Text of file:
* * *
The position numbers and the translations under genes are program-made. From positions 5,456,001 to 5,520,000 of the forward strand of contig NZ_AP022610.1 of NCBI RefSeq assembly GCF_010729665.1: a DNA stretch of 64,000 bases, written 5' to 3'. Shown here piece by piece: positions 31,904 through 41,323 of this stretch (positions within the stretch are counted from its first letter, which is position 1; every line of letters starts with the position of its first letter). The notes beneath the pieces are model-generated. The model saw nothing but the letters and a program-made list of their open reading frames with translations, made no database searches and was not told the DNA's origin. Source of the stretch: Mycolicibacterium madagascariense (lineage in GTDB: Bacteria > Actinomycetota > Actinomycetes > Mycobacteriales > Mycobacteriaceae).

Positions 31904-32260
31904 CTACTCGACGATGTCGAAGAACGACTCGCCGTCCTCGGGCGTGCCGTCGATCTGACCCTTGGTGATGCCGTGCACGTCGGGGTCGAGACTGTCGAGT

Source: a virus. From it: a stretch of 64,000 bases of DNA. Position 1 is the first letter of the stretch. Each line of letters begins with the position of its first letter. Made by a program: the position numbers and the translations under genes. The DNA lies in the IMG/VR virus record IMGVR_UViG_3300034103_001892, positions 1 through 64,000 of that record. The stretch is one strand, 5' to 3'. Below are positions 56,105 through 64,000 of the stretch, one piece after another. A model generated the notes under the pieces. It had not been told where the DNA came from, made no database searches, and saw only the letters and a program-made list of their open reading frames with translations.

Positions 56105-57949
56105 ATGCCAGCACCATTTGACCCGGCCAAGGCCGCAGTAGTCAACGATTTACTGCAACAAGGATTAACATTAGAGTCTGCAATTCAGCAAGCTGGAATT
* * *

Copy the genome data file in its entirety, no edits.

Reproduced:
The position numbers and the translations under genes are program-made. From positions 5,456,001 to 5,520,000 of the forward strand of contig NZ_AP022610.1 of NCBI RefSeq assembly GCF_010729665.1: a DNA stretch of 64,000 bases, written 5' to 3'. Shown here piece by piece: positions 31,904 through 41,323 of this stretch (positions within the stretch are counted from its first letter, which is position 1; every line of letters starts with the position of its first letter). The notes beneath the pieces are model-generated. The model saw nothing but the letters and a program-made list of their open reading frames with translations, made no database searches and was not told the DNA's origin. Source of the stretch: Mycolicibacterium madagascariense (lineage in GTDB: Bacteria > Actinomycetota > Actinomycetes > Mycobacteriales > Mycobacteriaceae).

Positions 31904-32260
31904 CTACTCGACGATGTCGAAGAACGACTCGCCGTCCTCGGGCGTGCCGTCGATCTGACCCTTGGTGATGCCGTGCACGTCGGGGTCGAGACTGTCGAGT

Source: a virus. From it: a stretch of 64,000 bases of DNA. Position 1 is the first letter of the stretch. Each line of letters begins with the position of its first letter. Made by a program: the position numbers and the translations under genes. The DNA lies in the IMG/VR virus record IMGVR_UViG_3300034103_001892, positions 1 through 64,000 of that record. The stretch is one strand, 5' to 3'. Below are positions 56,105 through 64,000 of the stretch, one piece after another. A model generated the notes under the pieces. It had not been told where the DNA came from, made no database searches, and saw only the letters and a program-made list of their open reading frames with translations.

Positions 56105-57949
56105 ATGCCAGCACCATTTGACCCGGCCAAGGCCGCAGTAGTCAACGATTTACTGCAACAAGGATTAACATTAGAGTCTGCAATTCAGCAAGCTGGAATT